TL;DR – Here's a public git repository containing the example system outlined in this section: serverless-background-jobs-cdk-example

The following assumes that you have:
To follow along with this post, there are a few node modules we'll need to install:
  • For the CDK constructs we'll use to create our resources (note: if you run into type mismatch errors after implementing the code shown later in this post, ensure that the versions of all of your CDK libraries are matching – this includes the core libraries that already existed in the project) – npm i @aws-cdk/aws-cloudwatch \
    @aws-cdk/aws-lambda-event-sources \
    @aws-cdk/aws-lambda-nodejs \
    @aws-cdk/aws-sns \
    @aws-cdk/aws-sns-subscriptions \
  • To define the input shapes for our Lambda functions and to package our Lambda function code (note: as a standard practice these types of dependencies are installed as development dependencies using the -D flag) – npm i -D @types/aws-lambda esbuild
  • And finally, included soley to demonstrate the packaging of a 'foreign' dependency for one of our jobs – npm i moment

For this post we'll also add a property to our existing tsconfig.json file to allow us to use a cleaner syntax when default-importing functions from CommonJS modules (e.g. moment): "esModuleInterop": true. An explanation of the problem we're solving here can be found in this stack overflow answer.

Now that we've installed our dependencies, we'll start by creating a src directory to house our job processing logic and configuration. Ultimately, you can structure the content of this directory however you like, but for the purpose of this post we'll create a sub-directory within src called jobs that contains a single file per job. Each job file defines and exports a config object and an asynchronous function to process a batch of jobs. By default Lambda will process batches of up to 10 SQS messages, though for the sake of this example system we have configured a default batch size of (up to) 5 for our jobs.

Back up in the src directory we'll also define some code shared between jobs, and an index file where we will declare and export a list of all job configurations.

In the separate and existing lib directory there should be a file called your-project-name-stack.ts where your-project-name is a representation of the name of the directory you created your TypeScript CDK application in. This is where we will define all of the AWS resources that will make up our CloudFormation stack. In the following sections we'll incrementally add the necessary resources to our stack.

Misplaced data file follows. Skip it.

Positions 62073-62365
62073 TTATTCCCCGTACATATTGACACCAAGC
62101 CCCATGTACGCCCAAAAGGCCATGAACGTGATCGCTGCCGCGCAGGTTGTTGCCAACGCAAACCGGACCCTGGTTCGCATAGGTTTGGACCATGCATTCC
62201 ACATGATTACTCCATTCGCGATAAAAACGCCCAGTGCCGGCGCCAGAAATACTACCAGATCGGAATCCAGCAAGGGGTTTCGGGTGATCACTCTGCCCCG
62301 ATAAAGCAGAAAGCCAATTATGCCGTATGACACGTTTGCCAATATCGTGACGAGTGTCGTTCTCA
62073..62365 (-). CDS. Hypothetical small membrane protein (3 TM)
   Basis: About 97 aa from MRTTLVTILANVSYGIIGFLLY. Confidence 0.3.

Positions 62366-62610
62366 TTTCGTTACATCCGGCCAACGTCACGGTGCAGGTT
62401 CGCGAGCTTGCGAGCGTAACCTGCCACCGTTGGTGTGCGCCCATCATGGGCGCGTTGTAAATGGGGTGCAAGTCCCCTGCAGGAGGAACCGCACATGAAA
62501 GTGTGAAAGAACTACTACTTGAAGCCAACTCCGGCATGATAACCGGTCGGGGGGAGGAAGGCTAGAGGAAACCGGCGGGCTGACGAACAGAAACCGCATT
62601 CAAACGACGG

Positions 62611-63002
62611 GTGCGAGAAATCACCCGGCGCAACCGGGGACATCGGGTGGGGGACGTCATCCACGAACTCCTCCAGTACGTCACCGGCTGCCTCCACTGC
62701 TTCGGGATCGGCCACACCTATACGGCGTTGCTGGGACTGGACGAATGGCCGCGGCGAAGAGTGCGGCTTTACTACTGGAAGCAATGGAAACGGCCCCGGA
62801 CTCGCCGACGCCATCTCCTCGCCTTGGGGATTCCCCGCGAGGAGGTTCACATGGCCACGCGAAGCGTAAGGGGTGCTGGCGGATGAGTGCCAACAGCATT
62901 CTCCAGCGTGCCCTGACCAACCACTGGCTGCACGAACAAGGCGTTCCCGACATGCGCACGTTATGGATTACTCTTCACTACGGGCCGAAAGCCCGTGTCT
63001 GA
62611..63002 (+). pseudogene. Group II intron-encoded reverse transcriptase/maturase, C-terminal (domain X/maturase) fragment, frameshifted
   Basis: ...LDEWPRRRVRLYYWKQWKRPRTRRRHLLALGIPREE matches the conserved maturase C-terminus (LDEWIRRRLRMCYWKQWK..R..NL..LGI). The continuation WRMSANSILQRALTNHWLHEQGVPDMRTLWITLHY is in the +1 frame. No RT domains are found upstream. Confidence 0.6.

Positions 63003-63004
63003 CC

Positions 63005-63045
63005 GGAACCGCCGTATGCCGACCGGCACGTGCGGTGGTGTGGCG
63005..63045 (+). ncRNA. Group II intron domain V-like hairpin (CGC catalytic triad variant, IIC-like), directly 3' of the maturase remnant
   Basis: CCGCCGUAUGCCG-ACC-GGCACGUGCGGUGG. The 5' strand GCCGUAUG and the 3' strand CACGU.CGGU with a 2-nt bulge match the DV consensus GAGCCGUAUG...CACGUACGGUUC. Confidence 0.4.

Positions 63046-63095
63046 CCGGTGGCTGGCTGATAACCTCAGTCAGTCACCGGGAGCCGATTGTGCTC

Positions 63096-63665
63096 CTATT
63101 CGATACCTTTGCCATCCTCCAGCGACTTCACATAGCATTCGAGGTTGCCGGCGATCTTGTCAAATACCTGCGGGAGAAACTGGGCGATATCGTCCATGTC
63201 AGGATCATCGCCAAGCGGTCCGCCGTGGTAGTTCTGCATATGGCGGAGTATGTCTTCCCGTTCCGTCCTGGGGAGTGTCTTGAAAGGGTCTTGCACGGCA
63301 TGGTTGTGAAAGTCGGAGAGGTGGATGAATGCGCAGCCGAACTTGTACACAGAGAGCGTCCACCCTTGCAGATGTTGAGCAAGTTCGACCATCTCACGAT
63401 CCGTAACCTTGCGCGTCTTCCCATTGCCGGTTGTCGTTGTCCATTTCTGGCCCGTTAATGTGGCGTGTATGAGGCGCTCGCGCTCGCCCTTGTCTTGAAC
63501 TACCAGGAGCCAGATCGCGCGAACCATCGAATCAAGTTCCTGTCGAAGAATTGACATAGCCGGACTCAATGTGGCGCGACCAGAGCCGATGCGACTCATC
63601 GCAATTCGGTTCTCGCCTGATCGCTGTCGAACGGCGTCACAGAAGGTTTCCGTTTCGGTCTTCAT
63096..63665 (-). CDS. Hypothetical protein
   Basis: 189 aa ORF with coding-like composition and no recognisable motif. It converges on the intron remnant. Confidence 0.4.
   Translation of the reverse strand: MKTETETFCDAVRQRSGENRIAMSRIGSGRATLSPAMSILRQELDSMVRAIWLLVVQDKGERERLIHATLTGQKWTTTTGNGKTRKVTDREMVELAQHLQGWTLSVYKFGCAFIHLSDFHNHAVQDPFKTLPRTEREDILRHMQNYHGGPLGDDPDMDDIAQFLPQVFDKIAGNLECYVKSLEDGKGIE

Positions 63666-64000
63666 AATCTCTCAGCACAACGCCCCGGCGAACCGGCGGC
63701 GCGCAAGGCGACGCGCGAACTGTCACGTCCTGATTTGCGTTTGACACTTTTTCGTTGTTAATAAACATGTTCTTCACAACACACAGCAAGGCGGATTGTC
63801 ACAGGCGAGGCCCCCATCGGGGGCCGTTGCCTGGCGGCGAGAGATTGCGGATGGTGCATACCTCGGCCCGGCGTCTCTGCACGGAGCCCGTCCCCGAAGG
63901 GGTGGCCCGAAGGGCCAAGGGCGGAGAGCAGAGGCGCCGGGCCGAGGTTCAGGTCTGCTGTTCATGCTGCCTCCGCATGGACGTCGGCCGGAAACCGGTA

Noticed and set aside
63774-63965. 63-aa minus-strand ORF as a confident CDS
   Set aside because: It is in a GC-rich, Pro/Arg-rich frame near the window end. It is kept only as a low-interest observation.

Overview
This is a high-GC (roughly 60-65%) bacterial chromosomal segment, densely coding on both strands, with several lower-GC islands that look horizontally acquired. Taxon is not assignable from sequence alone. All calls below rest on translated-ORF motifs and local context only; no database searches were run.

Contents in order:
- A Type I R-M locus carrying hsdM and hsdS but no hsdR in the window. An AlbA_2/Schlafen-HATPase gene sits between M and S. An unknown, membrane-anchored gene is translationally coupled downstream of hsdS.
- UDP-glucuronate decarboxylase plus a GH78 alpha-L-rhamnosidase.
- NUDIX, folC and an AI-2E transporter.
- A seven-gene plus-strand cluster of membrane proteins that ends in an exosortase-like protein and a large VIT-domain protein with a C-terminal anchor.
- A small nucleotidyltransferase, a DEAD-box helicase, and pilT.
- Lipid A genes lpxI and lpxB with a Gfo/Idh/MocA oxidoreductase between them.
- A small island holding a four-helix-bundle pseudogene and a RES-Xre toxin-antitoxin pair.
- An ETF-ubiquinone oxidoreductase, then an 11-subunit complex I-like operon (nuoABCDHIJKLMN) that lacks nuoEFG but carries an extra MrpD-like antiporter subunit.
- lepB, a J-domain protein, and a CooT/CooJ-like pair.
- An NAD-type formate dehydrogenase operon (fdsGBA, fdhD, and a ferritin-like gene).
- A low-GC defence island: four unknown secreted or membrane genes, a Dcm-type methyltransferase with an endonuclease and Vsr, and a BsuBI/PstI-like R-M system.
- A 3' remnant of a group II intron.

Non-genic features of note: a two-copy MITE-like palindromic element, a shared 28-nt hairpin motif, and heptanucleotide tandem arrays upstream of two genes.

One important thing to note here is that the name of the class in this file must match the name of the file (with an appropriate transformation to camel casing). For example, my file is serverless-background-jobs-stack.ts so the class name must be ServerlessBackgroundJobsStack. This should already be initialised to the correct name when you create your CDK application, but if you're copying and pasting code from this post then be aware that you'll need to modify the class name to suit your application. If you use the wrong class name the CDK CLI will throw an error.

To begin with, we'll create an SNS topic, and create a CloudFormation output for it with a defined exportName so that it can be imported by other service stacks (e.g. a web application server stack) so that they can publish messages to it as necessary.

Next we'll import the list of job configs we defined earlier and loop over them, creating an SQS queue with an associated DLQ for each job, and subscribing each main queue to the SNS topic we created. Each subscription will define a simple filter policy which will cause only messages with the matching jobName to be sent to the queue.

After this, we'll create a Lambda function for each job and associate the function with the main SQS queue by adding an SQS event source to the Lambda function. We'll also create a CloudWatch alarm for each job, attached to the age of oldest message metric on the DLQ.

Of course, with all of the above you should feel free to rename your resource logical identifiers as you see fit, and structure your code however you prefer.

It's important to note that the job name defined for each job's config must exactly match the name of the job file (without the extension). This is because we use this configured name to point CDK to the job file so it can package our Lambda assets. An improvement to the system could be to load job files (and the configurations therein) by scanning the src/jobs directory directly instead of via importing the configurations from src/index.ts. This would help to avoid the 'brittleness' that comes with the name matching approach, though we would need to ensure that we could appropriately handle the case where someone adds some non-job file to the src/jobs directory – we wouldn't want to create resources for such a file.